2015 Theses Doctoral
A Study of Catalytic Carbon Dioxide Methanation Leading to the Development of Dual Function Materials for Carbon Capture and Utilization
The accumulation of CO₂ emissions in the atmosphere due to industrialization is being held responsible for climate change with increasing certainty by the scientific community. In order to prevent its further accumulation, CO2 must be captured for storage or conversion to useful products. Current materials and processes for CO₂ capture rely on the toxic and corrosive methylethanolamine (MEA) absorbents and are energy intensive due to the large amount of heat that needs to be supplied to release CO₂ from these absorbents. CO₂ storage technologies suffer from a lack of infrastructure for transporting CO₂ from many point sources to the storage sites as well as the need to monitor CO₂ against the risk of leakage in most cases. Conversion of CO₂ to useful products can offer a way of recycling carbon within the industries that produce it, thus creating processes approaching carbon neutrality. This is particularly useful for mitigation of emissions if CO₂ is converted to fuels, which are the major sources of emissions through combustion. This thesis aims to address the issues related to carbon capture and storage (CCS) by coupling a CO₂ conversion process with a CO₂ capture process to design a system that has a more favorable energy balance than existing technologies.
This thesis presents a feasibility study of dual function materials (DFM), which capture CO₂ from an emission source and at the same temperature (320°C) in the same reactor convert it to synthetic natural gas (SNG), requiring no additional heat input. The conversion of CO₂ to SNG is accomplished by supplying hydrogen, which in a real application will be supplied from excess renewable energy (solar and/or wind). The DFM consists of Ru as methanation catalyst and nano dispersed CaO as CO₂ adsorbent, both supported on a porous γ-Al₂O₃ carrier. A spillover process drives CO₂ from the sorbent to the Ru sites where methanation occurs using stored H₂ from excess renewable power. This approach utilizes flue gas sensible heat and eliminates the current energy intensive and corrosive capture (amine solutions) and storage processes without having to transport captured CO₂ or add external heat.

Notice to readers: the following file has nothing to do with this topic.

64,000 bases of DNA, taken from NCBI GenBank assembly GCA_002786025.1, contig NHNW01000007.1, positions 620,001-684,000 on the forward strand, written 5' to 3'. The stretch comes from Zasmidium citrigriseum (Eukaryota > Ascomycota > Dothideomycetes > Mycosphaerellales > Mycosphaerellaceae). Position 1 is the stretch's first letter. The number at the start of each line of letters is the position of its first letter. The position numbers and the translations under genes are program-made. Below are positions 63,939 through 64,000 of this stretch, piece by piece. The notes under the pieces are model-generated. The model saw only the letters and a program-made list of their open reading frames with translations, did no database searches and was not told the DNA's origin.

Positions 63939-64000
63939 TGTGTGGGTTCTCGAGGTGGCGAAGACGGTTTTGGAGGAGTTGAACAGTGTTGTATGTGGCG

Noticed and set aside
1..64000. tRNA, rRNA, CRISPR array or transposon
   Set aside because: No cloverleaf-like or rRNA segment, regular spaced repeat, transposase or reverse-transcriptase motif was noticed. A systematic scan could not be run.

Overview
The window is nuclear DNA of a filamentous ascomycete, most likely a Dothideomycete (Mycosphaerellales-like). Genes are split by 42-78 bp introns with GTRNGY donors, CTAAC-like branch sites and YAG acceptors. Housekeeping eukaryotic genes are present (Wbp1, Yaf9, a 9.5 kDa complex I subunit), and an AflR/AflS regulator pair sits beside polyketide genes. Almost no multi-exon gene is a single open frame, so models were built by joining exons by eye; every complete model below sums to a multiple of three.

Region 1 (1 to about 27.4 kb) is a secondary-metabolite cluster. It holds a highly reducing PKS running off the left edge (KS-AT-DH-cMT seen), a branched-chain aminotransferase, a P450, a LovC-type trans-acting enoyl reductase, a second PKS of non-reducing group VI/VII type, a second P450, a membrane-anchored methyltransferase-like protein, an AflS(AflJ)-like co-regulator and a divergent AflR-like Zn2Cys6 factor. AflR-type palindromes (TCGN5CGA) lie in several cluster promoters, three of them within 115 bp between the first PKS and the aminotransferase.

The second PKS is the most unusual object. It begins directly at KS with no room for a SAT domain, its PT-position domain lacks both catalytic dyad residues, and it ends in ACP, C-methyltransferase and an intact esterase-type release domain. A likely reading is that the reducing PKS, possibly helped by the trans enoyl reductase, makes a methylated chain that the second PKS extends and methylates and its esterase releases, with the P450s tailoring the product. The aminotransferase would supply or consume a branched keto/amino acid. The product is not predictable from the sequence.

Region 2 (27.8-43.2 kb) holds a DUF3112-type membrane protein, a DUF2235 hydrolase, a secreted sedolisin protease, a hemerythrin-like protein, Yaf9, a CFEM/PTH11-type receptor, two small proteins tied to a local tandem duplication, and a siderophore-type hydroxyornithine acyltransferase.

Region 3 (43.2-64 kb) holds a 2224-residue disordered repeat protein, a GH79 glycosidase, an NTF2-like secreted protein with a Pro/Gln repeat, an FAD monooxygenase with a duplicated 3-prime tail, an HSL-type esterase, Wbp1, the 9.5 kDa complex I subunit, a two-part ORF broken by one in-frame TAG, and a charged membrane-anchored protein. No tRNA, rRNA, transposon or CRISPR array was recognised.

The catalytic component (Ru/γ-Al₂O₃) has been investigated in terms of its suitability for a DFM process. Process conditions for methanation have been optimized. It has been observed that the equilibrium product distribution for CO₂ methanation with a H₂:CO₂ ratio of 4:1 can be attained at a temperature of 280°C with a space velocity of 4720 h⁻¹. TGA-DSC has been employed to observe the sequential adsorption and reaction of CO₂ and H₂ over Ru/γ-Al₂O₃. It was shown that H₂ only reacts with a CO₂-saturated Ru/γ-Al₂O₃ surface but does not adsorb on the bare Ru surface at 260°C, consistent with an Eley-Rideal type reaction. In this rate model CO2 adsorbs strongly on the catalyst surface and reacts with gas phase H₂. Kinetic tests were employed to confirm this observation and demonstrated that the rate dependence on CO₂ and H₂ was also consistent with an Eley-Rideal mechanism. A rate expression according to the Eley-Rideal model at 230°C was developed.
Activation energy, pre-exponential factor and reaction orders with respect to CO₂, H₂, and products CH₄, and H₂O were determined in order to develop an empirical rate equation in a range of commercial significance. Methane was the only hydrocarbon product observed during CO₂ hydrogenation. The activation energy was found to be 66.084 kJ/g-mole CH₄. The empirical reaction order for H₂ was 0.88 and for CO₂ 0.34. Product reaction orders were essentially zero.
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More About This Work
- Academic Units
- Earth and Environmental Engineering
- Thesis Advisors
- Farrauto, Robert J.
- Ph.D., Columbia University
- Published Here
- June 4, 2015